The social implications of Zika
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U.S. responses to the Zika crisis are fundamentally flawed. Headlines like “The War on Zika in Miami Turns to the Air” and “Genetically modified mosquitoes newest weapon in war on Zika” may be intended to signal the seriousness of the response, but the world is more complicated than that.

Even if military and medical might could eliminate every single trace of Zika, the social, environmental and political conditions that made Brazil, Florida, and Puerto Rico vulnerable to the rapid spread of a new infectious disease remain in place.

These conditions include, global warming, movements of populations into overcrowded urban areas, and attitudes and policies that restrict women’s sexual and reproductive rights.

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Patterns of spread of the Zika virus highlight the reality that the world’s poorest families disproportionately bear the burdens of global warming.

In Brazil, residents of shantytowns are exposed to Zika virus due to crowded living conditions, substandard sewage systems, and reliance on public water pumps that often are surrounded by pools of standing water (and mosquitoes).

Here in the United States, Zika virus-bearing mosquitoes have shown up in Florida and other southern states that have inadequate public health resources and in which many low-income people are unable to access basic healthcare because their state governments have refused to expand Medicaid under the Affordable Care Act.

Wars on disease too easily turn into wars on those who embody the disease (as has been the case in our disastrous “war on drugs.”) In the case of Zika, the military language is more than metaphorical. While the virus is the presumptive enemy, it’s an enemy that takes cover in human populations that become “military” targets. Naled, the pesticide used to spray communities in Florida, has been deemed to pose unacceptable health risks to humans by the European Union. Respected scientists point out that “the family of chemicals naled belongs to can harm a growing fetus — which means [spraying] could be harming the very same pregnant residents it's trying to protect.”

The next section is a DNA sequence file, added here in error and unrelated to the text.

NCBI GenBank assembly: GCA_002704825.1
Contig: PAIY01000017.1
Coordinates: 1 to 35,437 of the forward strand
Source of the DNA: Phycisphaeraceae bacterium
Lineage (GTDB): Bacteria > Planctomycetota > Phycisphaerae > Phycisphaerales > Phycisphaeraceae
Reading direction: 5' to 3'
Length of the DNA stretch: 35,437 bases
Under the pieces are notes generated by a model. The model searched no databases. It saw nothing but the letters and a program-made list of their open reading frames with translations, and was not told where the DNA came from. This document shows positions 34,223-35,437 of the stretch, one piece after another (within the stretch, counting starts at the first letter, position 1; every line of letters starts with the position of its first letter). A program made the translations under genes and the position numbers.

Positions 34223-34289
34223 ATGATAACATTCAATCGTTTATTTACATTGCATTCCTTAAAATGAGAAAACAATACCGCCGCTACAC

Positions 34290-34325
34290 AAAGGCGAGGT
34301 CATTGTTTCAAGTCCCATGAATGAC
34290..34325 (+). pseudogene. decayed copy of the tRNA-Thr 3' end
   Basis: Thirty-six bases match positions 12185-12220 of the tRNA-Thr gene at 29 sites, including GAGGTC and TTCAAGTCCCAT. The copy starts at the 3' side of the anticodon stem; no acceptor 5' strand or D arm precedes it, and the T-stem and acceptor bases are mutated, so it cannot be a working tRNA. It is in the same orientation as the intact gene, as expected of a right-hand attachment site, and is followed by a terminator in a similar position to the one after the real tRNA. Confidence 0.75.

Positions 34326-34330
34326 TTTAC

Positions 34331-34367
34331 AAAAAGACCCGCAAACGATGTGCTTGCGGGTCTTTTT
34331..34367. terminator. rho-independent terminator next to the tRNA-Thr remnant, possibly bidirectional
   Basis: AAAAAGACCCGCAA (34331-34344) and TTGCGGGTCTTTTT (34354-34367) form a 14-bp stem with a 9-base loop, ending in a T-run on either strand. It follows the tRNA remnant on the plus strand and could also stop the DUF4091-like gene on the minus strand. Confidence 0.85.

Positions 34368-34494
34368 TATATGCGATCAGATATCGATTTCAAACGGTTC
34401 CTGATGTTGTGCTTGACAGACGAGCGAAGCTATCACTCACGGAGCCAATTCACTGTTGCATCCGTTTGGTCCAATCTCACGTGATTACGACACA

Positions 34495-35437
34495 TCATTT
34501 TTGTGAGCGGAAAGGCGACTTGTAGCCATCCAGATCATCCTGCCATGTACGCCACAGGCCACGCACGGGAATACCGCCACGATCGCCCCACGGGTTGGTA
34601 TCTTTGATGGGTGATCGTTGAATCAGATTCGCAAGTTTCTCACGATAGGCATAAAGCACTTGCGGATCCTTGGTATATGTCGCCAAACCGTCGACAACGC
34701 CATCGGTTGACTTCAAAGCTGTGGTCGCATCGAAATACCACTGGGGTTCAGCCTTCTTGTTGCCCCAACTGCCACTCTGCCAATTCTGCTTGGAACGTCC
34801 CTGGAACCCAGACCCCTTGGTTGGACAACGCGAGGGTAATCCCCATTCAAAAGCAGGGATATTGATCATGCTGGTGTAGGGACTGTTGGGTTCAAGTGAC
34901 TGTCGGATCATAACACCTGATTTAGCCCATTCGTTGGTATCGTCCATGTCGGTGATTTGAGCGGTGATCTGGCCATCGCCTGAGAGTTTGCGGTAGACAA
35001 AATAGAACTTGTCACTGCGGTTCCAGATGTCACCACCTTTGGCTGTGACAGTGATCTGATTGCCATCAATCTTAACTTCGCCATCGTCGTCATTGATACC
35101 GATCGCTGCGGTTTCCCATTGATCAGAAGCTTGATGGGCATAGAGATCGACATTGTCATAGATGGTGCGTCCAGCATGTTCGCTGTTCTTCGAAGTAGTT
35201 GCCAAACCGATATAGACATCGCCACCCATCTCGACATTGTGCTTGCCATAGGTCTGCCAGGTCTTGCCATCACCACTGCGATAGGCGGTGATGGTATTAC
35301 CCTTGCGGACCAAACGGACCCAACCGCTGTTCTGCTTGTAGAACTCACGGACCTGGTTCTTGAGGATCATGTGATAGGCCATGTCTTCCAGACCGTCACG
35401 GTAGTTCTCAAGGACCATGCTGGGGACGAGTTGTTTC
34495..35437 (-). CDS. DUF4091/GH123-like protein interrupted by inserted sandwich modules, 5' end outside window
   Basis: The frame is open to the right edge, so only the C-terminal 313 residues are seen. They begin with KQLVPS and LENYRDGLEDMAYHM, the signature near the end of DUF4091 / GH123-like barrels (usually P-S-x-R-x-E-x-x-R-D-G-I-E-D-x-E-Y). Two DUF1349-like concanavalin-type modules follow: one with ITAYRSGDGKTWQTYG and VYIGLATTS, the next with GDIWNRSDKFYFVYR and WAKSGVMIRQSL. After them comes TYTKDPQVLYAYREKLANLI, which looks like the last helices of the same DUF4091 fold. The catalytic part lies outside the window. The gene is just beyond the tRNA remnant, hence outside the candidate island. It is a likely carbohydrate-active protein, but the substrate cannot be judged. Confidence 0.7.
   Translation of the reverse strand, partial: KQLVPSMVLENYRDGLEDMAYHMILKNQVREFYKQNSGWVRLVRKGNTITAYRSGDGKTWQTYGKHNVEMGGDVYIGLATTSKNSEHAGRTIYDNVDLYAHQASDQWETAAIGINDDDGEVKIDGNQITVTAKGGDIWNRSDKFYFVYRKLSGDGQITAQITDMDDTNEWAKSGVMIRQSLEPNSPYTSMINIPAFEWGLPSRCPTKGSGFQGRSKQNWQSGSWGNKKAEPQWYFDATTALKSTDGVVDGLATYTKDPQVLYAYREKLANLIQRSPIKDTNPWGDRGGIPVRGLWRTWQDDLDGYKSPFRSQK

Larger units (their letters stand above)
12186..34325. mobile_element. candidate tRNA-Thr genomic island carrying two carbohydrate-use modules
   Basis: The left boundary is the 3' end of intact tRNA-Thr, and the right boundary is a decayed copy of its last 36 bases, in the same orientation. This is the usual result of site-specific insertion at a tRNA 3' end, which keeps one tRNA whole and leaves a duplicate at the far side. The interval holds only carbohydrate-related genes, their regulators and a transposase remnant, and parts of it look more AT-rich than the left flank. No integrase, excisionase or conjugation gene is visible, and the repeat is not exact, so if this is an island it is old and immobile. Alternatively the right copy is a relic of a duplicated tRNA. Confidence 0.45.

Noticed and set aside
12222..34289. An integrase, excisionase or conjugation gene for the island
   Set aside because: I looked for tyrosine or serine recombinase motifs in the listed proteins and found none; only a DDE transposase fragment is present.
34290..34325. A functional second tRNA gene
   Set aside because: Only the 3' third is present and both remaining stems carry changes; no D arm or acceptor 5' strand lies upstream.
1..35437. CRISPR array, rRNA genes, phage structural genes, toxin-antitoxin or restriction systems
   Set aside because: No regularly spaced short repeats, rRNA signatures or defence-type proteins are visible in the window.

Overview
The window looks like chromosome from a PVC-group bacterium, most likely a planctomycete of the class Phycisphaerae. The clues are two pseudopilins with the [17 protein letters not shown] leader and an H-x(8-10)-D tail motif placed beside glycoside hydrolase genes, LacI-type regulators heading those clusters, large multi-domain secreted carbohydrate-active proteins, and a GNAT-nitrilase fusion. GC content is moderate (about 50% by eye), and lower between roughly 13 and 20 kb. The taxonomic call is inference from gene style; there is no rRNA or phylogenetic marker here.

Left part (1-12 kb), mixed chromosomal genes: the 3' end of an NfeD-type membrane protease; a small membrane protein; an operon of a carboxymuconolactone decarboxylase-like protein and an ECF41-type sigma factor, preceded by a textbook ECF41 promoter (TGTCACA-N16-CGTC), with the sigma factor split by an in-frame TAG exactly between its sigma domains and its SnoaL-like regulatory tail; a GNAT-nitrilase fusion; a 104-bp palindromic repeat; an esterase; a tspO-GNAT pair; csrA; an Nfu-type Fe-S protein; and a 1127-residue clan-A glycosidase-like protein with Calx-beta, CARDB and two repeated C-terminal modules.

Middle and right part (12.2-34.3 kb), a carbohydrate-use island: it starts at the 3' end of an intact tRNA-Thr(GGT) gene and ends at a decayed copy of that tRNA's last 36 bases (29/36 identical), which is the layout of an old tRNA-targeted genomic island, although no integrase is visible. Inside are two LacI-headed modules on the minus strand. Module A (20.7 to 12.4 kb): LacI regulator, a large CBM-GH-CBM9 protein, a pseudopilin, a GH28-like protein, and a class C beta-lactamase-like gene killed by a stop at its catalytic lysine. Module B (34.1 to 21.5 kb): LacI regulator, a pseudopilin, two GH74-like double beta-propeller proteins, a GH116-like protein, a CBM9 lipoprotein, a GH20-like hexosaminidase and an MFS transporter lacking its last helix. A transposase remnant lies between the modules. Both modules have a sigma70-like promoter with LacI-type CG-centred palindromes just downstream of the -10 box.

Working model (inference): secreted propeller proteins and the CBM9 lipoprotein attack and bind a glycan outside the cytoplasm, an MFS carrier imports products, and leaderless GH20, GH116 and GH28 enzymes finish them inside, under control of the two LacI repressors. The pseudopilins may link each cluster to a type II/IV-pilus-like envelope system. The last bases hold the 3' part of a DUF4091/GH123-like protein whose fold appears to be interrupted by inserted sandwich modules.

Declaring war on disease sends the message that the sufferer is somehow at fault, placing far too much responsibility in the hands of sufferers who have little power regarding their circumstances. The CDC has urged pregnant women not to travel to areas in which the Zika virus has been reported. Most recently, this included the Wynwood neighborhood of Miami, a majority Hispanic neighborhood with a median income of $11,000 per year. Local woman are unlikely to be able to afford to live elsewhere to avoid both the mosquitoes and the sprayed pesticides.

One woman I interviewed in Mississippi (one of the states in danger from Zika) explained that she doesn’t know what to do about sex. She is hearing “everywhere” that women should not get pregnant because of the danger of bearing babies with microcephaly, but in Mississippi it’s nearly impossible to get an abortion. She even has trouble getting hold of reliable contraception. Indeed, few women in the states most likely to be affected are currently using the most reliable forms of birth control.

While media and public health sources encourage women in Zika-affected areas not to fall pregnant, the prevalence of both stranger rape and intimate partner violence force many women into pregnancies that, in the wake of Zika, are not only unwanted but also likely to carry the extra stigma of failure to obey “sensible” public health directives. Recent reports that Zika can be carried in male sperm for at least six months after a man was infected add new layers of terror to a sexual landscape that is already stacked against women.

The problematic history of public responses to viruses such as HIV-AIDS that may be spread through sexual contact, especially when the virus initially impacts disenfranchised or stigmatized groups, is further cause for concern. For women in Brazil and other countries that prohibit abortion, women are forced to choose between illegal, backstreet abortions and the fear of carrying a pregnancy to term in a setting in which pictures of tiny-headed babies grace the front pages of newspapers nearly every day.

I hope that the Zika crisis will drive progress on addressing global warming and environmental conditions, particularly in low-income communities. At the very least, shocked and saddened by the pictures we are seeing in the press of babies born with microcephaly, the Zika crisis should serve as a wake-up call for making contraception and abortion universally available and extending healthcare access to all people.

Susan Sered is a professor in the Department of Sociology and senior researcher at Center for Women's Health and Human Rights
at Suffolk University. 

The views expressed by contributors are their own and not the views of The Hill.